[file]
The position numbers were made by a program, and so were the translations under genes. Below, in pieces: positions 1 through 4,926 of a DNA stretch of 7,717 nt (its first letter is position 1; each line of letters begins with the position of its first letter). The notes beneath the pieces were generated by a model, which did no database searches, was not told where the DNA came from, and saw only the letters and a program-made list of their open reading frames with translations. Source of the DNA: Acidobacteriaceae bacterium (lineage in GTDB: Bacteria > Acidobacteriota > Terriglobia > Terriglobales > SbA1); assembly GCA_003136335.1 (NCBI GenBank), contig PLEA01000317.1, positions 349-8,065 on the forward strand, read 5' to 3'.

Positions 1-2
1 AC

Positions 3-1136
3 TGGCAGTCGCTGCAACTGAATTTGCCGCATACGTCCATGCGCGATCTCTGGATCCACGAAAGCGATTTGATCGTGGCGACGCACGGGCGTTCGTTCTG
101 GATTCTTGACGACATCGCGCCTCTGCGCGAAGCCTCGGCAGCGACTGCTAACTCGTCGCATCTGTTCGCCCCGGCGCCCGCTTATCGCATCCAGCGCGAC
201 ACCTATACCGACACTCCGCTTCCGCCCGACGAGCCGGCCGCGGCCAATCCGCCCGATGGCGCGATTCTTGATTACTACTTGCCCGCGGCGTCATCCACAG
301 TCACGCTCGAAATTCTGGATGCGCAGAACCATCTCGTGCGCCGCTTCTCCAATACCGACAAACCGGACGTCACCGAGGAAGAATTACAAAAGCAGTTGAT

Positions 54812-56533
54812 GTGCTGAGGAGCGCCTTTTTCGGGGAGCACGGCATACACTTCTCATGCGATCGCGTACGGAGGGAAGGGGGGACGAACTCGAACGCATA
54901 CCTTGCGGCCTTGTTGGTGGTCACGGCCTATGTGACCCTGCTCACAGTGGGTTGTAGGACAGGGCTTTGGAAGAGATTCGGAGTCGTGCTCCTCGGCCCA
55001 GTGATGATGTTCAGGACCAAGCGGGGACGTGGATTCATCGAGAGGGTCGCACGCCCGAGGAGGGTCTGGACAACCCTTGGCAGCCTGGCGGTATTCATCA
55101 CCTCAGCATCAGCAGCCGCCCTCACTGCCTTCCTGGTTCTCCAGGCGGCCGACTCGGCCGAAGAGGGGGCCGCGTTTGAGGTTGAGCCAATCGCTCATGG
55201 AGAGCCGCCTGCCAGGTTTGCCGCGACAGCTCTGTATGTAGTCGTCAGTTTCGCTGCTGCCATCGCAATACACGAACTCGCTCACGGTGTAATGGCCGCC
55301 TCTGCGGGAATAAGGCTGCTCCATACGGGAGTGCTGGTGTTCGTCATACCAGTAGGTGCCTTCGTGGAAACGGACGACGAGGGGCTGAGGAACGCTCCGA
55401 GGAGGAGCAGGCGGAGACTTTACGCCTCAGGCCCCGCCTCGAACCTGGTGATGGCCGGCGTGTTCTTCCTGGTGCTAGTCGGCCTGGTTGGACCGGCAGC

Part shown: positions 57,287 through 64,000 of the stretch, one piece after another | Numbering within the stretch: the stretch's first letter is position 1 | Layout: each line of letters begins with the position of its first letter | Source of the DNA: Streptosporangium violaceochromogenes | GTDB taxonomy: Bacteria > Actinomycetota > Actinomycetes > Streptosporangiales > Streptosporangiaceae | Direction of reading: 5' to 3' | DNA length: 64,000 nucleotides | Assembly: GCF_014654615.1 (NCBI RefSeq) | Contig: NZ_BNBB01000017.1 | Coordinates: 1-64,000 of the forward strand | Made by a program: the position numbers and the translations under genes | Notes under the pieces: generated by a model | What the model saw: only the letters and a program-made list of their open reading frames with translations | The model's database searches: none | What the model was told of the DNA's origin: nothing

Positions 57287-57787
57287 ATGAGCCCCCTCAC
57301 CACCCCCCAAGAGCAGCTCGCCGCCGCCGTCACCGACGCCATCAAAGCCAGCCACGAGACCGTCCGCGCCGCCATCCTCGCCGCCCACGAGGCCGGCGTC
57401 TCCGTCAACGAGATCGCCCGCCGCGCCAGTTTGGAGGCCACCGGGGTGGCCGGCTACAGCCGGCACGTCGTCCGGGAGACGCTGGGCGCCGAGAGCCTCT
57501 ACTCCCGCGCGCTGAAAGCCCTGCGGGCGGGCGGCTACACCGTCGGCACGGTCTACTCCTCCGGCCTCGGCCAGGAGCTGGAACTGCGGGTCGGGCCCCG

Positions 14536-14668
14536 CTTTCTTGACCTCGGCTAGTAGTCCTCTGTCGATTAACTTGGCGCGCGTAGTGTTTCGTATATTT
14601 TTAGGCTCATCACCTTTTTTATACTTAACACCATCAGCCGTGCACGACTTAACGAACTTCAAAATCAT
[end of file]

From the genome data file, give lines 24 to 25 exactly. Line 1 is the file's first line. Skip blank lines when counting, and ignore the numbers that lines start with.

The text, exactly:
14536 CTTTCTTGACCTCGGCTAGTAGTCCTCTGTCGATTAACTTGGCGCGCGTAGTGTTTCGTATATTT
14601 TTAGGCTCATCACCTTTTTTATACTTAACACCATCAGCCGTGCACGACTTAACGAACTTCAAAATCAT